REFLEX ACTION by Christopher Fitzsimons

REFLEX ACTION

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KIRKUS REVIEW

Fitzsimons (Early Warning, 1979) grabs onto a strong suspense notion here--nearly strong enough to hold UP through accumulating implausibilities, redundant flashbacks, and some second-rate prose. London's Ernest Fisher is a quiet husband, father, and clerk. . . but a dozen years ago he was an Intelligence man in a Central European country (unnamed), an aide to Machiavellian spymaster Helle--whom Ernest blames for his first wife's death; in fact, Ernest sent Helle threats during the first years after he escaped to England. And now Helle is Trade Minister. . . and he's about to visit England--so it's only natural that he orders his operatives to exterminate Ernest, even though happy Ernest no longer has any intention of doing Helle any harm. Poor Ernest. He gets wind of this impending doom, hides his wife and kids in an off-season trailer-camp, and starts deflecting the death-attacks as they come--mostly at the office, where he has set up a surreptitious, round-the*clock existence. Then he's lured into a car by an attractive, naive young Helle agent; she abducts him; he abducts her (and resists her seductions); he desperately tries to convince her bosses (by phone) that he means no harm to Helle. But by now the bad guys have gotten their clutches on Ernest's wife and kids, they trap him, he (implausibly) escapes, and, realizing that he'll never convince Helle, switches from defense to offense--he climbs up the side of a factory chimney to get into position to shoot the visiting minister. . . . Believable? Not very. And Fitzsimons' ragged, back-and-forth plotting is further frayed by some yucky dialogue (""You don't understand the ways of a woman, do you, Ernest?""), ill-timed flashbacks to Ernest's past, and touches of U.S.-pulp prose amid the generally crisp Britishness. Still, the basic situation is solid, with the gritty, detailed desperation of the opening chapters well-done indeed (especially Ernest at the office and his wife under arrest for housebreaking at the trailer-camp). So: flawed but mostly effective hide-seek-and-run suspense from a nicely improving newcomer.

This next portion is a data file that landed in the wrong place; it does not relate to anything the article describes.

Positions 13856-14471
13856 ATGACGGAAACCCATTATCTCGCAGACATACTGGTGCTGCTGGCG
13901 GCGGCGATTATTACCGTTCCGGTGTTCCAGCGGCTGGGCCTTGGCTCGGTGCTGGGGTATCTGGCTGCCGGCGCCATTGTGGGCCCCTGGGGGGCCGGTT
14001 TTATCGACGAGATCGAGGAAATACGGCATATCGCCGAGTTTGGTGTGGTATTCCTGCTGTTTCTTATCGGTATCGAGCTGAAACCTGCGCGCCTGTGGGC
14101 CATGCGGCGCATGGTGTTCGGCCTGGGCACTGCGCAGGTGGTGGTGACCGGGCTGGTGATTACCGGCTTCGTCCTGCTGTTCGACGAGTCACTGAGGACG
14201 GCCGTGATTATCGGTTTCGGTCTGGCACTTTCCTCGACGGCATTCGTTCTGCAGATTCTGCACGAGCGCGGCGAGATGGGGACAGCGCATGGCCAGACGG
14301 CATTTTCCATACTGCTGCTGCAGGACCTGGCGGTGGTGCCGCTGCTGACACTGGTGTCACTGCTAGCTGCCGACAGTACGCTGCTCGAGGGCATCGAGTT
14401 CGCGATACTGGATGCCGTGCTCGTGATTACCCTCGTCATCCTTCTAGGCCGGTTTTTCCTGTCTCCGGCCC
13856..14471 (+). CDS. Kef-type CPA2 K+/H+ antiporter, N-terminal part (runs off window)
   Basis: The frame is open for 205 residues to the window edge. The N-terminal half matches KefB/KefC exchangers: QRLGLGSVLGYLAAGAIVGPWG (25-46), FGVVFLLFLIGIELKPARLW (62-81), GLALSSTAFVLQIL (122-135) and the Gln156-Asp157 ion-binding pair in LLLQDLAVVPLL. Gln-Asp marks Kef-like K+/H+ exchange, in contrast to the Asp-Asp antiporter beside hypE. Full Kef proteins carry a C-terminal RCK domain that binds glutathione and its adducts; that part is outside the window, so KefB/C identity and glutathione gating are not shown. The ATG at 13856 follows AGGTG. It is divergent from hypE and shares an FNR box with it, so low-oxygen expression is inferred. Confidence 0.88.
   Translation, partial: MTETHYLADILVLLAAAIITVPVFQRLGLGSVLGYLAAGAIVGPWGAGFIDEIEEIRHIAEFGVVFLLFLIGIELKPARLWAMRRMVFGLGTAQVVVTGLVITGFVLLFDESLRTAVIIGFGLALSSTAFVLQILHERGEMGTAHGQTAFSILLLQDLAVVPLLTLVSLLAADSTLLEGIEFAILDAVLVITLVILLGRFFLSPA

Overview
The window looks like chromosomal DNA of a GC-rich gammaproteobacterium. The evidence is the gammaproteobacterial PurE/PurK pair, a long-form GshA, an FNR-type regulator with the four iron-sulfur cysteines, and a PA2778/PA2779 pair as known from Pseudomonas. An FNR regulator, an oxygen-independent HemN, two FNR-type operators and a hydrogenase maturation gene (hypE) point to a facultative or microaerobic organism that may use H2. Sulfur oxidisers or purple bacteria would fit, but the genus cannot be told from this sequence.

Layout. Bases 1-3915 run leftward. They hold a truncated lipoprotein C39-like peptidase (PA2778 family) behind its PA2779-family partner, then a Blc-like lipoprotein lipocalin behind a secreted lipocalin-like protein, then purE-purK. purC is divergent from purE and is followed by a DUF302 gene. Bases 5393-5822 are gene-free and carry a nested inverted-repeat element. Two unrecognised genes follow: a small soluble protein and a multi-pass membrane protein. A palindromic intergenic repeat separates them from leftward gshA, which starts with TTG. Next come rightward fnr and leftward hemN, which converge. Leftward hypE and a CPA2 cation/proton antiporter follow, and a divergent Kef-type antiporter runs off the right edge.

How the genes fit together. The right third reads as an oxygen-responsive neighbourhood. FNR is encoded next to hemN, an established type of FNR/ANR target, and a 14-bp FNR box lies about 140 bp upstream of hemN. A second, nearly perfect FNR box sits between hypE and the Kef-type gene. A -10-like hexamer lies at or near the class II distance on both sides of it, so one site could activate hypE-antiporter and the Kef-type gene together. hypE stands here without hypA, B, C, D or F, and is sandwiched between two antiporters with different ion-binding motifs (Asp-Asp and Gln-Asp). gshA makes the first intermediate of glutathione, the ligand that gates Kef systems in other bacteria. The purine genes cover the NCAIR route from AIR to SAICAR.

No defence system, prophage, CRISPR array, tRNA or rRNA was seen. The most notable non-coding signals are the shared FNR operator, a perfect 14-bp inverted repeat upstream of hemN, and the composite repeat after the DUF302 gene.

Pub Date: June 1st, 1980
Publisher: Atheneum